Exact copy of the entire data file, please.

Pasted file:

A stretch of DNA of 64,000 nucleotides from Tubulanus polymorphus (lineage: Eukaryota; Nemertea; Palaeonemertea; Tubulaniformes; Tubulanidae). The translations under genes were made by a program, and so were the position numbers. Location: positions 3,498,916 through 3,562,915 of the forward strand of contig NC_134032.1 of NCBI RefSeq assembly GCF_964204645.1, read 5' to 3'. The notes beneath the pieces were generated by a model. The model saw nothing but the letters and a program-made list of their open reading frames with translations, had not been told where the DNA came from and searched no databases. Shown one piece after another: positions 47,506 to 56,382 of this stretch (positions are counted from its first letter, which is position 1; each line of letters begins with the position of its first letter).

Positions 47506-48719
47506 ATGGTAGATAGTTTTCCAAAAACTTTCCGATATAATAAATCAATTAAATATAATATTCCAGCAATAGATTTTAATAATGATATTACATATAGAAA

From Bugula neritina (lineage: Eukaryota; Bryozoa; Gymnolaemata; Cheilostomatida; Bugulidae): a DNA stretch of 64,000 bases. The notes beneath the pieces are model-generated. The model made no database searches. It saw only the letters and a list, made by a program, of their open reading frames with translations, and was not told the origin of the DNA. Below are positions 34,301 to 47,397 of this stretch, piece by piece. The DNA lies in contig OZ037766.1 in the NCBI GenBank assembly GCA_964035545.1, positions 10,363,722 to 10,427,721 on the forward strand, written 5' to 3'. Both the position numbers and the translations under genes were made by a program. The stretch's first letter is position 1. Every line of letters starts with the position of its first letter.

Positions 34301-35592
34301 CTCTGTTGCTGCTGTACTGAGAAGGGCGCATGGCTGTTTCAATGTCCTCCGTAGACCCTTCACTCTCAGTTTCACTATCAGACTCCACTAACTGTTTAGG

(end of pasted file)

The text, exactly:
A stretch of DNA of 64,000 nucleotides from Tubulanus polymorphus (lineage: Eukaryota; Nemertea; Palaeonemertea; Tubulaniformes; Tubulanidae). The translations under genes were made by a program, and so were the position numbers. Location: positions 3,498,916 through 3,562,915 of the forward strand of contig NC_134032.1 of NCBI RefSeq assembly GCF_964204645.1, read 5' to 3'. The notes beneath the pieces were generated by a model. The model saw nothing but the letters and a program-made list of their open reading frames with translations, had not been told where the DNA came from and searched no databases. Shown one piece after another: positions 47,506 to 56,382 of this stretch (positions are counted from its first letter, which is position 1; each line of letters begins with the position of its first letter).

Positions 47506-48719
47506 ATGGTAGATAGTTTTCCAAAAACTTTCCGATATAATAAATCAATTAAATATAATATTCCAGCAATAGATTTTAATAATGATATTACATATAGAAA

From Bugula neritina (lineage: Eukaryota; Bryozoa; Gymnolaemata; Cheilostomatida; Bugulidae): a DNA stretch of 64,000 bases. The notes beneath the pieces are model-generated. The model made no database searches. It saw only the letters and a list, made by a program, of their open reading frames with translations, and was not told the origin of the DNA. Below are positions 34,301 to 47,397 of this stretch, piece by piece. The DNA lies in contig OZ037766.1 in the NCBI GenBank assembly GCA_964035545.1, positions 10,363,722 to 10,427,721 on the forward strand, written 5' to 3'. Both the position numbers and the translations under genes were made by a program. The stretch's first letter is position 1. Every line of letters starts with the position of its first letter.

Positions 34301-35592
34301 CTCTGTTGCTGCTGTACTGAGAAGGGCGCATGGCTGTTTCAATGTCCTCCGTAGACCCTTCACTCTCAGTTTCACTATCAGACTCCACTAACTGTTTAGG